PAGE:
I’ve felt green as grass since arriving here in November. For a total of 4 months I have had no internet at home and also have not had a cell phone, ipad or i-anything for that matter. Just a good ol fashioned laptop. It has been freeing in so many ways, it has come with it’s hardships and frustrations but this rare blessing has been just that, a forced but detached blessing.  I have read books, spent lots of time thinking, meditating and mostly being present with the people around me. While today’s world is so dependent on being connected 100% of the time, making sure all of our moments are recorded and shared. Having my own business I felt as though I needed to be always online.  it’s a huge eye opener how much it gives but also takes from every situation.  In the land of technology I found the present moment with no way of letting anyone else know, but me.

I couldn’t write an article with the theme green without chatting about something very traditional, ceremonial and sacred to japan, matcha. I’m sure you have heard by now the health benefits of green teas antioxidant value- it’s next level.  But instead of talking about green tea and if you know me at all by now, let’s turn up the gnar points and go for nutrient density, besides which we all know how to steep some tea, lets go crazy and eat the whole tea leaf!  Yes that is right, matcha is the powdered leaf of green tea.  The stems and vines are removed and the delicate leaf is carefully made into a fine powder. This fine powder of green tea is host to many healthful benefits. In fact there are more than 137 antioxidants than regularly brewed green tea! If that alone is not great enough, consuming matcha improves memory, concentration and metabolism. This chlorophyll-rich tea leaf gives a boost of energy but unlike coffees crash this green tea leaf provides a crash-free experience leaving you feeling refreshed. Just before harvesting the leaves produce L-Theanine, an amino acid that helps us balance caffeine, therefore a better option for those who are sensitive and can’t metabolize caffeine.

There are different grades and specific times this green tea leaf is harvested. Before harvesting the tea leaves are shaded from the sun to produce more chlorophyll (green blood of plants) which makes it a deep and vibrant green. The most prized matcha is the first harvest or ceremonial matcha where the leaves are carefully picked in the spring, giving it a smooth light flavour. The last harvest matcha is picked in the late summer rendering an earthy and slightly sharp flavour. The later harvested matcha is more affordable and mostly used for lattes, flavouring dishes, baked goods and other drinks.  It also works great as a food colouring. Because of matchas distinct flavour, if you are new to this try a matcha latte or adding it to/sprinkling it over some chocolate –my fave.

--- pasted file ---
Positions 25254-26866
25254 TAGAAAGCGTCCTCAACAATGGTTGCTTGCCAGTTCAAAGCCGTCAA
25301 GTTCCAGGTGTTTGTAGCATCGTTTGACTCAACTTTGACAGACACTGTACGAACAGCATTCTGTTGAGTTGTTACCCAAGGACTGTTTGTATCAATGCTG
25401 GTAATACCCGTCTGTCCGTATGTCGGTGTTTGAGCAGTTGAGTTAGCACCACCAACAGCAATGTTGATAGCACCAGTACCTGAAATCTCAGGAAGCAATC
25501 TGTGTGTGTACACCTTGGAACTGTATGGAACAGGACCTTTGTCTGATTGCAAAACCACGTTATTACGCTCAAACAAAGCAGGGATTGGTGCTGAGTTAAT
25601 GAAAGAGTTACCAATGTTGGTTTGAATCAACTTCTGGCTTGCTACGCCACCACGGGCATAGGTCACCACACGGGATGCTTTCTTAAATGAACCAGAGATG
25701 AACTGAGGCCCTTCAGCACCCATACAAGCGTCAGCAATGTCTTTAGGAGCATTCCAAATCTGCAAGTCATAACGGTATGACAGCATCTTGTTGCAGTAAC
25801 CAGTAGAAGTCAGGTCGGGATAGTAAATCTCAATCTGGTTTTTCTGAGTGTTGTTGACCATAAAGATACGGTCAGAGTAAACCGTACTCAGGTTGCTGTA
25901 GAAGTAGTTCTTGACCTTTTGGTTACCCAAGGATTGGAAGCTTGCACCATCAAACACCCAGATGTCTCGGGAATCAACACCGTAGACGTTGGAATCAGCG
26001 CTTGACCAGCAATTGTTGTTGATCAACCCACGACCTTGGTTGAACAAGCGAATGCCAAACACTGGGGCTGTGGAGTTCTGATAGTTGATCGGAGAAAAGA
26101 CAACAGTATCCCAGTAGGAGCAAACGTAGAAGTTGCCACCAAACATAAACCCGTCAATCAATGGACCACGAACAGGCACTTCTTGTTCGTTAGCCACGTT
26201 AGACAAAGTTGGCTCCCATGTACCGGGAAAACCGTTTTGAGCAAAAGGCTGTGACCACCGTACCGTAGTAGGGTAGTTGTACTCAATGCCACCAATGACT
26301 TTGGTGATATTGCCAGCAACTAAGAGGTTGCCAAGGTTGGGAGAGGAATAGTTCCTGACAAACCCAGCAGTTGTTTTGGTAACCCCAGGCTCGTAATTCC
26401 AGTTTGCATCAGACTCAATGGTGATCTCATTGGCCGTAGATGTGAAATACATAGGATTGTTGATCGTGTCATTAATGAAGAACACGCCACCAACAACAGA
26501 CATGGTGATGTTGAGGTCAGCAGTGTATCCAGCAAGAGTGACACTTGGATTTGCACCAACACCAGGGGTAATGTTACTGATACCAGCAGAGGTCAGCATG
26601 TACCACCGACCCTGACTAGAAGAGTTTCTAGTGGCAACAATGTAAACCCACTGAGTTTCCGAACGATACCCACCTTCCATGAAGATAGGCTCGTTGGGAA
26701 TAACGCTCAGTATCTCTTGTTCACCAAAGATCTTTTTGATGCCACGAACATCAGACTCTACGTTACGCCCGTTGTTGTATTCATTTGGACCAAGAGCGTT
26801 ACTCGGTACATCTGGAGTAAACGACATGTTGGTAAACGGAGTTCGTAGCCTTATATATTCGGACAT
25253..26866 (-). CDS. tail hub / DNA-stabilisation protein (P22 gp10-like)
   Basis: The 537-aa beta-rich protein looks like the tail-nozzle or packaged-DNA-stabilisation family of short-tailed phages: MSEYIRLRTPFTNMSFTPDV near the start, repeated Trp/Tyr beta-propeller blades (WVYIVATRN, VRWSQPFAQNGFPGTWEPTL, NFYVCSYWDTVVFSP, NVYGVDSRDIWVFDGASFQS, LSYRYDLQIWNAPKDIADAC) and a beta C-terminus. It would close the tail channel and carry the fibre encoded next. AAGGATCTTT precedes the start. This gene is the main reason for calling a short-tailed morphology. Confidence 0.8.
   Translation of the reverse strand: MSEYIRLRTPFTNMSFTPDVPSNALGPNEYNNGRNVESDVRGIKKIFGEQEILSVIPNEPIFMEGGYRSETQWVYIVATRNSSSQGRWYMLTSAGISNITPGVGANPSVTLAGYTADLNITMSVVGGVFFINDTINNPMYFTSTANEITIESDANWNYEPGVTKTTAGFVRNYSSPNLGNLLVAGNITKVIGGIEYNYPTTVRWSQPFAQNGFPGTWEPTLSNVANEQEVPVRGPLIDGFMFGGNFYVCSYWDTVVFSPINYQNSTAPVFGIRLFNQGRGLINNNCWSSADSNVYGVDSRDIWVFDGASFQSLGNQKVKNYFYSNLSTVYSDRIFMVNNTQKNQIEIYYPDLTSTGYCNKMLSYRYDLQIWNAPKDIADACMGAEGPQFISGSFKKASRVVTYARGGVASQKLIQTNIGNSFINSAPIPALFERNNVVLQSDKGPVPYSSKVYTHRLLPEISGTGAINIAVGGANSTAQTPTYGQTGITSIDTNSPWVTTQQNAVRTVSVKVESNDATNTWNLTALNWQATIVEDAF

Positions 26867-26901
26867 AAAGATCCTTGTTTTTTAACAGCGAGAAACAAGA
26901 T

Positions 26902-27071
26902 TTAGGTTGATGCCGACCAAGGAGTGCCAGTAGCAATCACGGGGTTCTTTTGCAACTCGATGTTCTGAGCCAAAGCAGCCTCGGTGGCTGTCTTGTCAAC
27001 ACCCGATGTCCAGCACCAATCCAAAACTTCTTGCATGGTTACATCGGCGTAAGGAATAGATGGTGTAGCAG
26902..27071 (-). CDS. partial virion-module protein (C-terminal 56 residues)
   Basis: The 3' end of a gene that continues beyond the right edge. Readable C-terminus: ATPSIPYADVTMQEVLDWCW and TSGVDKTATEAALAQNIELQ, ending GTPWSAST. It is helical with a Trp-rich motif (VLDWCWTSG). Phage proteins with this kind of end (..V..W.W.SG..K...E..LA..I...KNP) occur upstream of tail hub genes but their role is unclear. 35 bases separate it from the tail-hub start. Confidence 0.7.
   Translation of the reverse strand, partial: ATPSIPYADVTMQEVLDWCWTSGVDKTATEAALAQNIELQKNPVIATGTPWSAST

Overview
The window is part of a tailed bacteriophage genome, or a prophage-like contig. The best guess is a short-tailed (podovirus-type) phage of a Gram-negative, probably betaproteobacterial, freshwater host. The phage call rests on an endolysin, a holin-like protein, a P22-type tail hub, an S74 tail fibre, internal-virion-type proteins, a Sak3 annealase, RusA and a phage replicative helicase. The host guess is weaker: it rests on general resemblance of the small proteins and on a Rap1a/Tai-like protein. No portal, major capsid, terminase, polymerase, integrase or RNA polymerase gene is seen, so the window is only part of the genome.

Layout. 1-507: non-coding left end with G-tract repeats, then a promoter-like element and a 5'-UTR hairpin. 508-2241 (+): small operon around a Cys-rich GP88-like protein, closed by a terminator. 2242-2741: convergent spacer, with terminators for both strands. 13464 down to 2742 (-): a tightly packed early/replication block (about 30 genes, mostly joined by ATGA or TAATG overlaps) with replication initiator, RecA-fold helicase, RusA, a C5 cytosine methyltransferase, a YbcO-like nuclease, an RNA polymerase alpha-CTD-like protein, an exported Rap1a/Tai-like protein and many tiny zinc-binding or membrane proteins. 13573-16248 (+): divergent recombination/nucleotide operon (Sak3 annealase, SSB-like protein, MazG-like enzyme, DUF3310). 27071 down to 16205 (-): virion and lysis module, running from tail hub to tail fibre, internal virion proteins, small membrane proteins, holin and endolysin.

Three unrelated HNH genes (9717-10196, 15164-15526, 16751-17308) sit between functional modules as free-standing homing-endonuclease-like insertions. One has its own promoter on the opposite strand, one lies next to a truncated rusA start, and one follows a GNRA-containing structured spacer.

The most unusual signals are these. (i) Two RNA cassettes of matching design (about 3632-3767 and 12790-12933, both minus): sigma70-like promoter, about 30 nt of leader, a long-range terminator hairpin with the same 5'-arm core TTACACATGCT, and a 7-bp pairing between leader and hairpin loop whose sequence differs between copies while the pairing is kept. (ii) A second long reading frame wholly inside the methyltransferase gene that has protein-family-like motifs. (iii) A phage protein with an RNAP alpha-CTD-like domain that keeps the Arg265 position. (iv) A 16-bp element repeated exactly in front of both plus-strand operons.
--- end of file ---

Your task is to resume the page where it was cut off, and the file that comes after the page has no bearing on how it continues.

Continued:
Japanese tea ceremonies are an age-old tradition. Although the ceremony centers around the matcha tea, the focus is on the aesthetics of preparation, serving and drinking of the matcha.  It is a true art form to watch and witness.  The cups and tools of the ceremony are just as delicate and beautiful.  The bamboo spoon used to measure the matcha powder is called a chasaku and two scoops measure a perfect cup. This spoon looks more like a bent flat stick. The sifter (furui) and bamboo whisk (chasen) help deliver the smooth creaminess of the tea. The whisk is a beautiful tool with many delicate prongs to ensure the fine powder is mixed thoroughly.  

The beautiful ritual of making tea is about patience and delivering liquid nutrition to our bodies. Tea ceremonies were influenced by zen buddists and the art of preparing it is very meditative.  Let’s bring a little more green to your morning and try some matcha tea.

Find this and other great articles in the Fernie Fix Magazine!

Traditional Matcha Tea

  • 1 tsp matcha powder
  • 5 oz or 2/3 cup hot water
  • Bamboo whisk

Place the bamboo whisk into a glass of water so the tines soak and become soft, flexible and supple.

In the bottom of your mug place 1 tsp matcha powder, if you have a matcha sifter or a fine mesh sifter you may use it at this point.  Sifting your tea will break up the fine clumps and guarantee a smooth and creamy cup of tea.

For a traditional cup of matcha tea, allow the boiled water to cool to 170 ˚F (just under boiling). Add 5oz of the hot water to the tea.

Using your bamboo whisk, vigorously whisk back and forth for 20-30 seconds to blend the matcha powder and water. Refrain from using a metal whisk, as an alternative you can use an electric milk frother.

Once blended move the whisk in a zig-zag motion to create a light foam or froth. Be sure not to press on the bottom and bend the prongs of your bamboo whisk.

Enjoy each sip of this healthful beverage.

Matcha Latte

  • 1 cup milk or milk alternative
  • 1 tsp matcha powder
  • 1 Tbsp raw local honey or maple syrup
  • ¼ cup water
  • ¼ tsp vanilla extract

Bring a kettle of water to just about boil and turn off.

In a small saucepan, heat milk over medium heat.